14. HIS CIVIL WAR PHOTOS ALSO MADE HIM POOR.

Union troops with a field gun during the American Civil War.
Mathew Brady, Hulton Archive/Getty Images

“My wife and my most conservative friends had looked unfavorably upon this departure from commercial business to pictorial war correspondence,” Brady told an interviewer in 1891. Their instincts were right.

Brady invested nearly $100,000 of his own money in the Civil War project in hopes that the government would buy his photo record of the war after it was all said and done. But once the Union prevailed, a public reeling from years of grueling conflict showed no interest in Brady's grim photos.

After the financial panic of 1873 he declared bankruptcy, and he lost his New York studio. The War Department eventually bought over 6000 negatives from Brady’s collection—which are now housed in the National Archives—for only $2840 total.

Despite being responsible for some of the most iconic images of the era, Brady never regained his financial footing, and he died alone in New York Presbyterian Hospital in 1896 after being hit by a streetcar.

nextArticle.image_alt|e
General Mills
10 Winning Facts about Wheaties
General Mills
General Mills

Famous for its vivid orange boxes featuring star athletes and its classic "breakfast of champions" tagline, Wheaties might be the only cereal that's better known for its packaging than its taste. The whole wheat cereal has been around since the 1920s, becoming an icon not just of the breakfast aisle, but the sports and advertising worlds, too. Here are 10 winning facts about it.

1. IT WAS INVENTED BY ACCIDENT.

The Washburn Crosby Company wasn't initially in the cereal business. At the time, the Minnesota-based company—which became General Mills in 1928—primarily sold flour. But in 1921, the story goes, a dietitian in Minneapolis spilled bran gruel on a hot stove. The bran hardened into crispy, delicious flakes, and a new cereal was born. In 1924, the Washburn Crosby Company began selling a version of the flakes as a boxed cereal it called Washburn's Gold Medal Whole Wheat Flakes. A year later, after a company-wide contest, the company changed the name to Wheaties.

2. ITS JINGLE FEATURED A SINGING UNDERTAKER AND A COURT BAILIFF.

Wheaties sales were slow at first, but the Washburn Crosby Company already had a built-in advertising platform: It owned the Minneapolis radio station WCCO. Starting on December 24, 1926, the station began airing a jingle for the cereal sung by a barbershop quartet called the Wheaties Quartet. The foursome sang "Have You Tried Wheaties" live over the radio every week, earning $15 (about $200 today) per performance. In addition to their weekly singing gig, the men of the Wheaties Quartet all also had day jobs: One was an undertaker, one was a court bailiff, one worked in the grain industry, and one worked in printing. The ad campaign eventually went national, helping boost Wheaties sales across the country and becoming an advertising legend.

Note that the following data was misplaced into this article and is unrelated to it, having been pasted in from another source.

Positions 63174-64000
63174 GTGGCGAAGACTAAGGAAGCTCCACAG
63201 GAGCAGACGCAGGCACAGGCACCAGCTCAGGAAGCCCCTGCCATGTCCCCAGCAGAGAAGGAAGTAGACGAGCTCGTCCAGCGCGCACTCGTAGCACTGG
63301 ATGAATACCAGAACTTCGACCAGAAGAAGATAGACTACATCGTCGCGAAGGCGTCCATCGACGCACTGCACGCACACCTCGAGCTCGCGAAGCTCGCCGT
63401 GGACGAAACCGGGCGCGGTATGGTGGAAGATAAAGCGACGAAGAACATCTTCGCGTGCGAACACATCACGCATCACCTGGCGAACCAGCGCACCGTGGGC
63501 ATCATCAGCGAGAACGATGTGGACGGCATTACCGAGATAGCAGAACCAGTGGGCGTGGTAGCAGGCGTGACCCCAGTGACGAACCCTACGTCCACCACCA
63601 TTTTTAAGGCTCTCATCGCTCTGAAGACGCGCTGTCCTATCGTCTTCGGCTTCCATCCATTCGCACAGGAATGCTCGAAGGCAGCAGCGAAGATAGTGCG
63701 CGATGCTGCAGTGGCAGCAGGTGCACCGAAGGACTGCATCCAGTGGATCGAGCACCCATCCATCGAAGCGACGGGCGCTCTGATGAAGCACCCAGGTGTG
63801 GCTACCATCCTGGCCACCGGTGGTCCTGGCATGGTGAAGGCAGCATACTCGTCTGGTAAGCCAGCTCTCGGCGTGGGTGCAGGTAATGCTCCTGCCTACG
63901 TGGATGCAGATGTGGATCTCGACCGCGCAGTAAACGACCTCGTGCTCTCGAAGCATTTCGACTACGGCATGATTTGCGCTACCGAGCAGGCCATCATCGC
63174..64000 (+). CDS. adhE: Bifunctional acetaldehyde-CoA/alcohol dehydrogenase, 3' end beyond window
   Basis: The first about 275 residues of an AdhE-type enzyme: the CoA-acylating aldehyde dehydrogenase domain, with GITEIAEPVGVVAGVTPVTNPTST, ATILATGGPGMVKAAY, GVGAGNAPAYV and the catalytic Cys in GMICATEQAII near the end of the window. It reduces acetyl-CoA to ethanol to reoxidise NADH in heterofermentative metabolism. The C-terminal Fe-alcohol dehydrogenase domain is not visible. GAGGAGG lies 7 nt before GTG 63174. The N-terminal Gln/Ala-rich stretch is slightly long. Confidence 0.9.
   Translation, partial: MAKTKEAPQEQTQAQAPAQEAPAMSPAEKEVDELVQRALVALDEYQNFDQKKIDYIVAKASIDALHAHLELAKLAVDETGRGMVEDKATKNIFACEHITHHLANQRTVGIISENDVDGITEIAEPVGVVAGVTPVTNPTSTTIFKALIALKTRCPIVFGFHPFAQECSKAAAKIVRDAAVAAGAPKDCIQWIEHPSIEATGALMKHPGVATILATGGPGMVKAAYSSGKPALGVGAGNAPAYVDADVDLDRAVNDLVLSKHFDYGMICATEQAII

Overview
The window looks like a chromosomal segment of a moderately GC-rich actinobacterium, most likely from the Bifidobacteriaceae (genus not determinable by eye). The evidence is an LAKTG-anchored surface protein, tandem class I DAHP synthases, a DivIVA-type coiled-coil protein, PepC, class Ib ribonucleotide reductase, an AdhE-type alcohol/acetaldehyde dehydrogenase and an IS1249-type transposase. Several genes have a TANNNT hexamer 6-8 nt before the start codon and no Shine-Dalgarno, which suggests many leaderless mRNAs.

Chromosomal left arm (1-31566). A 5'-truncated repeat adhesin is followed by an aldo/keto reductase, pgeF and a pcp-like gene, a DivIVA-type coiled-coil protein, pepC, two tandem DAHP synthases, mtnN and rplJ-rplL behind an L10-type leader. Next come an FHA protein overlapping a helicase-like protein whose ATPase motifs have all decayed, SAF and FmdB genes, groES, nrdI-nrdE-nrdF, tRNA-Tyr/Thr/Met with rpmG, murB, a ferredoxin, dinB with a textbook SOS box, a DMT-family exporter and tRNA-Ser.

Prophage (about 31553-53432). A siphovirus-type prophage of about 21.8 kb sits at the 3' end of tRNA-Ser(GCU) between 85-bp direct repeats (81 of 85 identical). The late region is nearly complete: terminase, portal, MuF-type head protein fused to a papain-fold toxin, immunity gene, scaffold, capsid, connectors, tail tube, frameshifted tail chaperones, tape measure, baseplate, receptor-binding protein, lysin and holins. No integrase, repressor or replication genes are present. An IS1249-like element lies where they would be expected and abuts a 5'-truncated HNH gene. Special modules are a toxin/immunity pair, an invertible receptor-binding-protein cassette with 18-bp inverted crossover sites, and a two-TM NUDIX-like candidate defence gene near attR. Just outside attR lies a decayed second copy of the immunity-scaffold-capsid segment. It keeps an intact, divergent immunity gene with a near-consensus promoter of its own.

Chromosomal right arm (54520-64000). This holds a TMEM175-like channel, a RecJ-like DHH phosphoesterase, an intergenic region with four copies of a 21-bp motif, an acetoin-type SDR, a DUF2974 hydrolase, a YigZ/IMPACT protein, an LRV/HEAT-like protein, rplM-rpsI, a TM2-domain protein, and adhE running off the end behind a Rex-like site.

3. WHEATIES HAS BEEN TIED TO SPORTS SINCE ALMOST THE BEGINNING.

Carl Lewis signs a Wheaties box with his image on it for a young boy.
Track and field Olympic medalist Carl Lewis
Stephen Chernin, Getty Images

Wheaties has aligned itself with the sports world since its early days. In 1927, Wheaties bought ad space at Minneapolis's Nicollet Park, home to a minor league baseball team called the Millers, and in 1933, the cereal brand started sponsoring the team's game-day radio broadcasts on WCCO. Eventually, Wheaties baseball broadcasts expanded to 95 different radio stations, covering teams all over the country and further cementing its association with the sport. Since then, generations of endorsements from athletes of all stripes have helped sell consumers on the idea that eating Wheaties can make them strong and successful just like their favorite players. The branding association has been so successful that appearing on a Wheaties box has itself become a symbol of athletic achievement.

4. WHEATIES HELPED KICK-START RONALD REAGAN'S ACTING CAREER.

In the 1930s, a young sports broadcaster named Ronald Reagan was working at a radio station in Des Moines, Iowa, narrating Wheaties-sponsored Chicago Cubs and White Sox games. As part of this job, Reagan went to California to visit the Cubs' spring training camp in 1937. While he was there, he also did a screen test at Warner Bros. The studio ended up offering him a seven-year contract, and later that year, he appeared in his first starring role as a radio commentator in Love Is On The Air.